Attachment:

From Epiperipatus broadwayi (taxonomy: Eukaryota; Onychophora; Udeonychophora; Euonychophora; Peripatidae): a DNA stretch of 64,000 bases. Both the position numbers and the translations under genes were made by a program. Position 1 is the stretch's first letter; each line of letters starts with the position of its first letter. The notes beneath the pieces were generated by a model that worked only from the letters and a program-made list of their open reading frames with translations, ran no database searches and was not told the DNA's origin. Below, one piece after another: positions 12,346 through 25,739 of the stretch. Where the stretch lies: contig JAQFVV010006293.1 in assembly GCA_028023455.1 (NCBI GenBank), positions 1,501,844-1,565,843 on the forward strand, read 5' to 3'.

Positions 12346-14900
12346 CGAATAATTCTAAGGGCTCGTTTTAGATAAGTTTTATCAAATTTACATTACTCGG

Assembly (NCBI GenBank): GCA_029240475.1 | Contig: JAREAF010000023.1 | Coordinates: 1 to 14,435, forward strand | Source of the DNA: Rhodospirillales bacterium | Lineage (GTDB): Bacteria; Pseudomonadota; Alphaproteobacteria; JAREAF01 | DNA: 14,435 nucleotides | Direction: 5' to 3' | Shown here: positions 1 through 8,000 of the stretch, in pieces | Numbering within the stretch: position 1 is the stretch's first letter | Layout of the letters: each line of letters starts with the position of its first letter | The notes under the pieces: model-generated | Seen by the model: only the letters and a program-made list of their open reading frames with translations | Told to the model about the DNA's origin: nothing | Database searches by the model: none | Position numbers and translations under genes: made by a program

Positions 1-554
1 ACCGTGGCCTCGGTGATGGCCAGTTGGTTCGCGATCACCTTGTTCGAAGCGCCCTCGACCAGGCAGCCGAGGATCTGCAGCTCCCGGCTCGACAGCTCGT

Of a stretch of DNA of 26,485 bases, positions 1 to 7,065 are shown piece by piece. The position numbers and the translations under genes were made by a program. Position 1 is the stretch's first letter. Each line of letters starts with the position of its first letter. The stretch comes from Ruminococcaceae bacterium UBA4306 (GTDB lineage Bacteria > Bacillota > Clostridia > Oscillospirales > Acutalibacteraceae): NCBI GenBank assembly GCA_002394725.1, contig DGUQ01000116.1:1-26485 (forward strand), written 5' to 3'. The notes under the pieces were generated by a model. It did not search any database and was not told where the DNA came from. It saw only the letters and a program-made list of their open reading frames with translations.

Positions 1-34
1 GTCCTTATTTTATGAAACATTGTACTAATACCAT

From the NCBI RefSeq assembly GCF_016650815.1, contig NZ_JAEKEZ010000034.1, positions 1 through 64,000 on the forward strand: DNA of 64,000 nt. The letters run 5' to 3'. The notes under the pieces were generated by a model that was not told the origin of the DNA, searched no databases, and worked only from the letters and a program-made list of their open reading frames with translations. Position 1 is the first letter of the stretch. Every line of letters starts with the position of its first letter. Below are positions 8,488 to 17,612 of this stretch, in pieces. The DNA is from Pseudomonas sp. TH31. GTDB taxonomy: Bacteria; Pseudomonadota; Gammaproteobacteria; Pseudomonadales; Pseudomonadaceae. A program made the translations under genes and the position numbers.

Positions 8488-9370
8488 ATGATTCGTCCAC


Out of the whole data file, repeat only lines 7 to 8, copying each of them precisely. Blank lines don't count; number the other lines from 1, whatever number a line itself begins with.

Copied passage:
Of a stretch of DNA of 26,485 bases, positions 1 to 7,065 are shown piece by piece. The position numbers and the translations under genes were made by a program. Position 1 is the stretch's first letter. Each line of letters starts with the position of its first letter. The stretch comes from Ruminococcaceae bacterium UBA4306 (GTDB lineage Bacteria > Bacillota > Clostridia > Oscillospirales > Acutalibacteraceae): NCBI GenBank assembly GCA_002394725.1, contig DGUQ01000116.1:1-26485 (forward strand), written 5' to 3'. The notes under the pieces were generated by a model. It did not search any database and was not told where the DNA came from. It saw only the letters and a program-made list of their open reading frames with translations.

Positions 1-34